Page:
UW cannabis research moves forward despite federal threats
SEATTLE, WA -- New research is offering scientific proof that cannabis can be medicine, and it’s all happening at the University of Washington.
But the whole idea of the medical community being allowed to study cannabis and find scientific proof that it is helping people is something Michael Louella never thought would be possible.
“It was mind-blowing,” Louella says, recalling the day he was told about the research. “Our director, Ann Collier, stopped me in the hallway and told me the idea, and I just thought ‘hallelujah!’”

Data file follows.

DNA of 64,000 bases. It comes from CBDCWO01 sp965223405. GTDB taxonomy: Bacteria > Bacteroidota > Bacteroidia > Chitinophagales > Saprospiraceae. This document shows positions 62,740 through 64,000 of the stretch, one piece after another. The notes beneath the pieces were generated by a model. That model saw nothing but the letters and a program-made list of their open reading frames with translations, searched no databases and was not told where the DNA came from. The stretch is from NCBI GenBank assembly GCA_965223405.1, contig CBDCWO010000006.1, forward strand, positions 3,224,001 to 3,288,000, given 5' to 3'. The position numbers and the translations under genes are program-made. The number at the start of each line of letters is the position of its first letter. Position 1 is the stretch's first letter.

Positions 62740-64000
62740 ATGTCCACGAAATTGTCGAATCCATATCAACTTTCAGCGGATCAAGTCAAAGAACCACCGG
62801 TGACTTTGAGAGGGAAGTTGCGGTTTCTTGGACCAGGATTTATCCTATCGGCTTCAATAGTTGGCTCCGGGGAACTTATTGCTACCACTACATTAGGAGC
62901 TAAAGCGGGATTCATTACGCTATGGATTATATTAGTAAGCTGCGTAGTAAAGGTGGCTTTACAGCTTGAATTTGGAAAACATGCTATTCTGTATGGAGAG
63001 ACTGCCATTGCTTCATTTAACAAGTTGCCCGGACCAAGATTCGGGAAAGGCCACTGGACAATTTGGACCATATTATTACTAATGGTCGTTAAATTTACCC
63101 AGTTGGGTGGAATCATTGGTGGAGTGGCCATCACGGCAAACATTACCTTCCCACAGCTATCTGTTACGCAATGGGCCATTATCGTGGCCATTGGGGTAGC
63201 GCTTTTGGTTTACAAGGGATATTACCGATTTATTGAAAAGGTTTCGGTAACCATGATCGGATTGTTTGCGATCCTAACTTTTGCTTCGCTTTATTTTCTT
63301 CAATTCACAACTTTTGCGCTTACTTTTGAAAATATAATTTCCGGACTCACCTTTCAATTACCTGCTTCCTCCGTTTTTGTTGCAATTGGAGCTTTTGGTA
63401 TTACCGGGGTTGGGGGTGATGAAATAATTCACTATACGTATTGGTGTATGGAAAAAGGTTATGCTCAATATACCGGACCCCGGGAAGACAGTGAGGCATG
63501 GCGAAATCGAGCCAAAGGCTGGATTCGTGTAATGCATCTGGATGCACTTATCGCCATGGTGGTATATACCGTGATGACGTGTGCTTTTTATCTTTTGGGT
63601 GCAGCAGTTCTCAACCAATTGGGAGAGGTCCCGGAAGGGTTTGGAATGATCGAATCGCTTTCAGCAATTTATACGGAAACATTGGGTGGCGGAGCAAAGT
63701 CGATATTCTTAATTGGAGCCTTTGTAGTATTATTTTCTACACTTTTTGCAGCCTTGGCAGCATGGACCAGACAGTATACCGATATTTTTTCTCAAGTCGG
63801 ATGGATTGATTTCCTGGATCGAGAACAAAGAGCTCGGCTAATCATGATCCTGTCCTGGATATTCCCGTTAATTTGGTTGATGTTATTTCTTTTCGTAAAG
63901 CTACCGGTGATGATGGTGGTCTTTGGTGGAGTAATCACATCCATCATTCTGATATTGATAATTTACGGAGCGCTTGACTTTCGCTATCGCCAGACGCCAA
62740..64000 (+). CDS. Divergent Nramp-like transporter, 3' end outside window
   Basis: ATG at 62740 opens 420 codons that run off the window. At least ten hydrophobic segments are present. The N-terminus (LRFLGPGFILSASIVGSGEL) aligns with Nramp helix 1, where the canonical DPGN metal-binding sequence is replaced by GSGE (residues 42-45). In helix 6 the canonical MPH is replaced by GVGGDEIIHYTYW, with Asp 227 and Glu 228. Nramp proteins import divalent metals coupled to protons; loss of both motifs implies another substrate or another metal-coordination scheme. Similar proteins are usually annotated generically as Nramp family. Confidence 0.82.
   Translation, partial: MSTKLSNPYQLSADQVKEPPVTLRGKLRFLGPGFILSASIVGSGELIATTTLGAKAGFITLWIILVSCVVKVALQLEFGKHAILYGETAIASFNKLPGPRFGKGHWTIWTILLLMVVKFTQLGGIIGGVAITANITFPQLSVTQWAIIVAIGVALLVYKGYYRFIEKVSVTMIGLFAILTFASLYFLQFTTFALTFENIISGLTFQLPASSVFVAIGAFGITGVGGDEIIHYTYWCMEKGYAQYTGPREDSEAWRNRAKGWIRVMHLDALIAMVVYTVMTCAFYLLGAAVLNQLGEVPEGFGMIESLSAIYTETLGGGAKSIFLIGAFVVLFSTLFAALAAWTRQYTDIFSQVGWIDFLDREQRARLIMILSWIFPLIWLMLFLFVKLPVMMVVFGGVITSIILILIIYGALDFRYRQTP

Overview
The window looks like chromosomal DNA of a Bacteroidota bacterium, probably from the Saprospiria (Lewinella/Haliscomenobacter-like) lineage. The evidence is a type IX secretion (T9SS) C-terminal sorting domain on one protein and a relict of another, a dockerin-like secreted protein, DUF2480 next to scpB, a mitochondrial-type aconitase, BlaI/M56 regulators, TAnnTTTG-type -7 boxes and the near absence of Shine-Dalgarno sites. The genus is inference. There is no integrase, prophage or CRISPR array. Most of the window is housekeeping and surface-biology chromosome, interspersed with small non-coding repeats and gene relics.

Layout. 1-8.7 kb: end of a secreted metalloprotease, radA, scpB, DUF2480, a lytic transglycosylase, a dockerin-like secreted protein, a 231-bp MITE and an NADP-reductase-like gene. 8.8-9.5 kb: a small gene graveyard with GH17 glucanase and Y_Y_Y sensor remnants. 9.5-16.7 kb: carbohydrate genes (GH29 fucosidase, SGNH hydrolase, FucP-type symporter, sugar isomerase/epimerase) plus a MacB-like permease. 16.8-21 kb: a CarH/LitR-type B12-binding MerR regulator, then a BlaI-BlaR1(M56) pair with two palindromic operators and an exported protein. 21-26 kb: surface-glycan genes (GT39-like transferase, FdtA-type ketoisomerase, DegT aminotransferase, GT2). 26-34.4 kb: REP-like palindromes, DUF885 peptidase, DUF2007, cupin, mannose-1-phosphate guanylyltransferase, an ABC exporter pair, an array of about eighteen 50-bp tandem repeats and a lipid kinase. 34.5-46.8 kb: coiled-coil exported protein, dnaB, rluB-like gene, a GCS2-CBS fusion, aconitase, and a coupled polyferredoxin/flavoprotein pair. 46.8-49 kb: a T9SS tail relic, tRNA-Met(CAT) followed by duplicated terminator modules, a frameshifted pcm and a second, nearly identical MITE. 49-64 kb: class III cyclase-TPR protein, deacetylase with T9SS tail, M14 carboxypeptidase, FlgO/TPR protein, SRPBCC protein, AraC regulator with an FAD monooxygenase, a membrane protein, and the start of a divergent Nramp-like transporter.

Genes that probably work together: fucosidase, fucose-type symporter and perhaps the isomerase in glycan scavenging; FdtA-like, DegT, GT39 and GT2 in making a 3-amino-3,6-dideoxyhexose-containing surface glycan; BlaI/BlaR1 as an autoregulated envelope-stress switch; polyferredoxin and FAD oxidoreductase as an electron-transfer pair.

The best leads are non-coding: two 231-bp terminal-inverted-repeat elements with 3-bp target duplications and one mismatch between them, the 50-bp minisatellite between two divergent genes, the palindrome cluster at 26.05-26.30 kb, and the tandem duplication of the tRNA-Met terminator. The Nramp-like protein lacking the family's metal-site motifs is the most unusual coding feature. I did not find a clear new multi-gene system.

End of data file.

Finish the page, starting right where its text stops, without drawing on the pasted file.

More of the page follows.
Louella and R-N Eric Helgeson work in the ACTU, or AIDS Clinical Trials Unit at UW Medicine. For the first time, they're looking at the effects of cannabis in the digestive system.
“We know that people with HIV, when they get infected, it affects the inflammation in the gut,” Helgeson says.
Inflammation and pain are two things many already claim are eased by cannabis use. These two, and the rest of their team, are working so that science can also support this conclusion.
The ramifications are huge. But among the possibilities are also risks. Click on the photo above to hear the full story as it aired on KOMO Radio.
*To find out more or to get involved in the UW Medicine study, call the ACTU at 206.773.7129*